Chronic Back Pain Responds Well to Psychological Treatment

What treatment for chronic low back pain (LBP) can deliver reduced pain, less disability, improved quality of life, and a better mood? A large review of many studies showed that psychologic intervention is the answer.

Cognitive behavioral therapy, biofeedback, relaxation therapy, and hypnosis appear to be very effective. If this is true, then why aren't patients seeking psychologic treatment? And why aren't insurers paying for them?

Researchers can only guess at the answers right now. They suggest that patients don't want a psychologic cure. They want a quick and easy cure. They want a physical reason for their symptoms.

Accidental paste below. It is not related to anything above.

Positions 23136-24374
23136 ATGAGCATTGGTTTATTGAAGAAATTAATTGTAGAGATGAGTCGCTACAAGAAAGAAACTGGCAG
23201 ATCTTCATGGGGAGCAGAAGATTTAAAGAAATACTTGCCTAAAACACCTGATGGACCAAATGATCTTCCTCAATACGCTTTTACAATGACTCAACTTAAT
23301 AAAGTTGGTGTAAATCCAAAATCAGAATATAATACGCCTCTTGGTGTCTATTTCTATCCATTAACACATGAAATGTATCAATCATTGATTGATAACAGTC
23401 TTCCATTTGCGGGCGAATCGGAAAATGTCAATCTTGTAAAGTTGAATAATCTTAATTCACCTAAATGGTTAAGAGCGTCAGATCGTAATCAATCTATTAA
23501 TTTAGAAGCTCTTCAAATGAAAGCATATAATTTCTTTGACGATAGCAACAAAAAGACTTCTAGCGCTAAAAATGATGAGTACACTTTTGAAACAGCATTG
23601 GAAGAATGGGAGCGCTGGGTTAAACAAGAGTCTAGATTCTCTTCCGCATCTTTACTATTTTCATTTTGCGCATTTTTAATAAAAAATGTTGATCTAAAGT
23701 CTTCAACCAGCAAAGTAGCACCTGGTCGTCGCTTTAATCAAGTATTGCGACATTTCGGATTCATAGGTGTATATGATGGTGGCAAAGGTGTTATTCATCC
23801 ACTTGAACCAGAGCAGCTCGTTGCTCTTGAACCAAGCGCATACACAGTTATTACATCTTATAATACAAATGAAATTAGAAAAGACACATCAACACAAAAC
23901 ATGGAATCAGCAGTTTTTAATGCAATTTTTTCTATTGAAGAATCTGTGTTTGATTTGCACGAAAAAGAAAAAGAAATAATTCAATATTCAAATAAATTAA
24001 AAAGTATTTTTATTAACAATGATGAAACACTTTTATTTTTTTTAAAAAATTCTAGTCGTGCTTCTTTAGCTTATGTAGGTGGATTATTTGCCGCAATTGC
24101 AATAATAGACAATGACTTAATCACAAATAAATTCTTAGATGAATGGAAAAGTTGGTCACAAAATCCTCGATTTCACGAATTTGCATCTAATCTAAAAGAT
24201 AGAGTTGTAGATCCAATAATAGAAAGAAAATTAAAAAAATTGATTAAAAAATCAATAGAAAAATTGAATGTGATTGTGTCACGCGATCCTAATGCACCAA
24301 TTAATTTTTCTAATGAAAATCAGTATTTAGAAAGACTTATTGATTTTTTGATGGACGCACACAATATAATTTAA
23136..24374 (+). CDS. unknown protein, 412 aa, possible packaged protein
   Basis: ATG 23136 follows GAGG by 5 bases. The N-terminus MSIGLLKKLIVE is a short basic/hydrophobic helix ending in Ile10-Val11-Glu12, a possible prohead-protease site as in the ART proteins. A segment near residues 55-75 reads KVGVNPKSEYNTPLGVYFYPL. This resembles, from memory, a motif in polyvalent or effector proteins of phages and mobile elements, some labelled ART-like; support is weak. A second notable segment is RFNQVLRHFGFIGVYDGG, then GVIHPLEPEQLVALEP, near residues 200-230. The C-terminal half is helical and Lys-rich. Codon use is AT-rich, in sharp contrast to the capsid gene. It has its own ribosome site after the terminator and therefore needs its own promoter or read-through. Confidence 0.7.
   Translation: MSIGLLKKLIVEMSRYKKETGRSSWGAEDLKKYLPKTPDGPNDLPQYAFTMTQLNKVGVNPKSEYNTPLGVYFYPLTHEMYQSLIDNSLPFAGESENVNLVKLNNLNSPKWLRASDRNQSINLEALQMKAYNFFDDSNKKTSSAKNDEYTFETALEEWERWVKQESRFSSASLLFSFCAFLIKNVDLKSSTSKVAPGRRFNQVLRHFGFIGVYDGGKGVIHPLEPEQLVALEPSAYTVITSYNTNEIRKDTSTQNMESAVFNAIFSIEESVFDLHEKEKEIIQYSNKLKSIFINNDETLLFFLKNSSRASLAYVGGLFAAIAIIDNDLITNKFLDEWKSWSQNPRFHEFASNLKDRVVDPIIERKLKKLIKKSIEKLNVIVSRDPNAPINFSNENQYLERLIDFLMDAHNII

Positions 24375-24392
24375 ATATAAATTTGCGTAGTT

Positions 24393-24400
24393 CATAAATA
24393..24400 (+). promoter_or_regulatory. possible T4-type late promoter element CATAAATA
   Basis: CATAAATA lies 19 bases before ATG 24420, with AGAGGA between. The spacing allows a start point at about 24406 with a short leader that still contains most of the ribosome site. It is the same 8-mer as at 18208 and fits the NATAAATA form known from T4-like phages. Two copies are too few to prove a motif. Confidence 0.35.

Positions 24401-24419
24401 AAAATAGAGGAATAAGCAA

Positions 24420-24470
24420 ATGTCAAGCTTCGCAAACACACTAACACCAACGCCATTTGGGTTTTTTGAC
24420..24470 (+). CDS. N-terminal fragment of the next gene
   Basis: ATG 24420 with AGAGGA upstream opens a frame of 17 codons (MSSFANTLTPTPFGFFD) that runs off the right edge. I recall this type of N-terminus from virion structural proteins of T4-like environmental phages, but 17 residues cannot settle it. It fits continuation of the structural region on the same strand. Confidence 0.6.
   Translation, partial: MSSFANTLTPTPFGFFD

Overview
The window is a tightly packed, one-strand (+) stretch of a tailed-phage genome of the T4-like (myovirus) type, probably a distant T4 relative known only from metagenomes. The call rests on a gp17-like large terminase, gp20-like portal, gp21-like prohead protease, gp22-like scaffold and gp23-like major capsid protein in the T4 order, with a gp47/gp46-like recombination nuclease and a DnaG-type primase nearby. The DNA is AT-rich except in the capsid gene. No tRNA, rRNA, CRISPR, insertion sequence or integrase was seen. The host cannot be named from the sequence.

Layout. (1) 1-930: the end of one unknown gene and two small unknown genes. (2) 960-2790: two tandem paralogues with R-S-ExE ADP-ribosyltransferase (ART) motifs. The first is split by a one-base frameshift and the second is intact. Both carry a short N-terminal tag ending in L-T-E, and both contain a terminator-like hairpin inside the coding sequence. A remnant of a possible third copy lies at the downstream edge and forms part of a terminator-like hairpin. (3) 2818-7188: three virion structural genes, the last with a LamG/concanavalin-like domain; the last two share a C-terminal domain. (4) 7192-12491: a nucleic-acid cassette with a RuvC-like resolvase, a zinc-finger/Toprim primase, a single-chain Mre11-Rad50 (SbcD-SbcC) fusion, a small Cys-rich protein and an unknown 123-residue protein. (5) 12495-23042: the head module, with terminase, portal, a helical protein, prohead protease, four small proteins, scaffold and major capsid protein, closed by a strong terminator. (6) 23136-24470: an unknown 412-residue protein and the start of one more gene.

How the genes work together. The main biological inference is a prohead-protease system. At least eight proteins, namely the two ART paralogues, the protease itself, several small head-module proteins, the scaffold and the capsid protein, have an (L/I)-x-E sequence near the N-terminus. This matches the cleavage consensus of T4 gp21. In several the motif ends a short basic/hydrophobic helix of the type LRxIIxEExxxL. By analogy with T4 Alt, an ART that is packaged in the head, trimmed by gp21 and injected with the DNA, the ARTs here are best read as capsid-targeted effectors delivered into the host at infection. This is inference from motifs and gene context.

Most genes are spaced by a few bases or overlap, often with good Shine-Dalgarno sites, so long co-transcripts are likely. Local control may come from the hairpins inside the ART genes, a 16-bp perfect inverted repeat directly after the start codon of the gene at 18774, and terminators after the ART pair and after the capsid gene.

Many patients don't know that psychologic care can make such a difference. That's because many spine specialists, primary care doctors, and third-party payers don't know the benefits or don't advise patients to try this avenue of care.

The most popular treatment options remain the more expensive surgeries, drug use, nerve blocks, and spinal cord implants. With all the evidence pointing to the benefits of psychological care, health care providers must learn more about this treatment option.

The authors suggest that psychological treatment won't cure patients. But it can make a big difference in pain, disability, and quality of life. It should be considered an important part of the overall care of chronic LBP patients. And insurance companies must be educated about the benefits so that the services are available to all patients.

Why Are Effective Psychological Therapies Underused? In The BACK Letter. March 2007. Vol. 22. No. 3. Pp. 28-29.

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